Update: the 2pm readings at O'Hare show even lovelier weather: temperature 33°, dewpoint 25°C, heat index 40.4°C. Bleah.

More stuff to read

I know, two days in a row I can't be arsed to write a real blog post. Sometimes I have actual work to do, y'know?

Finally, as I've gone through my CD collection in the order I bought them, I occasionally encounter something that has not aged well. Today I came across Julie Brown's "The Homecoming Queen's Got a Gun," which...just, no. Not in this century.

Don't play the other guy's game

Adam Gopnik makes a good point about President Biden's successful, if invisible, ideology:

Biden and his team, widely attacked as pusillanimous centrists with no particular convictions, are in fact ideologues. Their ideology is largely invisible but no less ideological for refusing to present itself out in the open. It is the belief, animating Biden’s whole career, that there is a surprisingly large area of agreement in American life and that, by appealing to that area of agreement, electoral victory and progress can be found.

He didn’t say as much as he might have or as many might have wanted [about the XPOTUS's crimes]. But this was surely due to his conviction, and the conviction of his circle, that an atmosphere of aggravation can only work to the advantage of the permanently aggrieved. With so many Americans in the grip of a totalized ideology of Trumpism—one that surmounts their obvious self-interest or normal calculations of economic utility—the way to get them out of it is to stop thinking in totalized terms. You get people out of a cult not by offering them a better cult but by helping them see why they don’t need a cult.

[L]ike a virus that infects the country, long Trump is an ailment that won’t go away.

The urge to fight it, hard, before it can return, seems irresistible. Yet Biden and his circle resist this fight, and it would be foolish to think that they resist it only out of blindness and opacity. They are betting on Charley Goldman’s wisdom: you can’t win playing the other guy’s game. This wisdom has taken them further than the more aggressive conventional kind might have imagined.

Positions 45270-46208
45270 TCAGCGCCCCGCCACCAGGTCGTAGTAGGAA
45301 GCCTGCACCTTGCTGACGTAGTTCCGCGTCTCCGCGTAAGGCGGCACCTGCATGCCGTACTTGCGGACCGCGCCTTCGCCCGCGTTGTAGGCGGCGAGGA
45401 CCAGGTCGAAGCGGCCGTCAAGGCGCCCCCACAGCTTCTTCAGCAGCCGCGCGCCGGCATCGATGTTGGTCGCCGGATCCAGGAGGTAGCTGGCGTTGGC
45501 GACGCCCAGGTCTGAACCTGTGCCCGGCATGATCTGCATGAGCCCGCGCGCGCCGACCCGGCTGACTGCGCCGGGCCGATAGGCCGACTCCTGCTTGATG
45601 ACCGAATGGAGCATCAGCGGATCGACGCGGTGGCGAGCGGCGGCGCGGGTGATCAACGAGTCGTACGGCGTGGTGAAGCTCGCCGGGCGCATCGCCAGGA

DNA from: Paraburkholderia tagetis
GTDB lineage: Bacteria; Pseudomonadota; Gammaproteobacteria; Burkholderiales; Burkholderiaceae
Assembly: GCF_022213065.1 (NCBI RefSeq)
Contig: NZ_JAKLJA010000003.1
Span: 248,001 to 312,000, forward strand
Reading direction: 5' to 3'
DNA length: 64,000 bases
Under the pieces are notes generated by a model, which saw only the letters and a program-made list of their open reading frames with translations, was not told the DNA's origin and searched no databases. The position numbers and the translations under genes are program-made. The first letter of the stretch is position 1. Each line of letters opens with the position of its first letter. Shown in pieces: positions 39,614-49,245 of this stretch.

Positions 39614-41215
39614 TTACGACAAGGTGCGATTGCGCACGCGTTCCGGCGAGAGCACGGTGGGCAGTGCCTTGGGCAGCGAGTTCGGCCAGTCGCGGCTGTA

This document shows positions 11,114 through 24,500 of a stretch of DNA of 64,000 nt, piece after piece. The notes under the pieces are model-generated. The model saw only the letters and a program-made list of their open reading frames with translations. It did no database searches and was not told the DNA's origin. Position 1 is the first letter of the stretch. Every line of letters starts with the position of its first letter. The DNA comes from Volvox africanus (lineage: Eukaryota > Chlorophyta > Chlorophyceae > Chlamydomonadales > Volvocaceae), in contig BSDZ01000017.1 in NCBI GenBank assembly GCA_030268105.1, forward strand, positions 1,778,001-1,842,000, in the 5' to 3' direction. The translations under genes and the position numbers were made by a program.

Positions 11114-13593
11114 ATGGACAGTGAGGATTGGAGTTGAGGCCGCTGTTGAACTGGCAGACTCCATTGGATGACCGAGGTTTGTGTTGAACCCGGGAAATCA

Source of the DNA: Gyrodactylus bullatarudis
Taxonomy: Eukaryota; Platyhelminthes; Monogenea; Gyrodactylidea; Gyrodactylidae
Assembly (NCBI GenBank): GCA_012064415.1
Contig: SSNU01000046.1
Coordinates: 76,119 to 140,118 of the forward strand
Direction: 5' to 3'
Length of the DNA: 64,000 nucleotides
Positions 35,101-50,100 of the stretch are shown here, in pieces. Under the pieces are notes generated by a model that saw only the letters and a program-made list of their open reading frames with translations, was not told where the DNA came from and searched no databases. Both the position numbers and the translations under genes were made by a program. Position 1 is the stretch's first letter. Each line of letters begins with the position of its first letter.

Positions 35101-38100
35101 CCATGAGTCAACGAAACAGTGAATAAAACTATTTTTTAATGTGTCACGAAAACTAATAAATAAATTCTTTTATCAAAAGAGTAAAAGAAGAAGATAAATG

The President is about to get a $3.5 trillion infrastructure package through Congress on Democratic votes alone. He's doing everything he said he'd do, and succeeding (mostly). He might know what he's doing.

Relaxing weekend

Cassie and I headed up to Tyranena Brewing in Lake Mills, Wis., yesterday to hang out with family. Today, other than a trip to the grocery and adjacent pet store where Cassie picked out an "indestructible" toy that now lies in tatters on the couch, we've had a pretty relaxing Sunday. I thought I'd take a break from Hard Times to queue up some stuff to read tomorrow at lunch:

I will now return to Dickens, because it's funny and sad.

He was a Champ

President Biden's 13-year-old German shepherd died earlier this week:

Champ Biden, one of two German shepherds belonging to President Biden and his family has died, the president and first lady Jill Biden announced late Saturday morning. He was 13 years old.

"Our hearts are heavy today," Biden and first lady Jill Biden wrote in a statement, adding that the dog had died at their home.

Champ was a puppy during Biden's tenure as vice president under the Obama administration. The same statement commemorated the dog's love for chasing golf balls at the Naval Observatory and spending time with the Biden grandchildren.

Champ's longtime loyalty was also remembered in the Bidens' statement Saturday.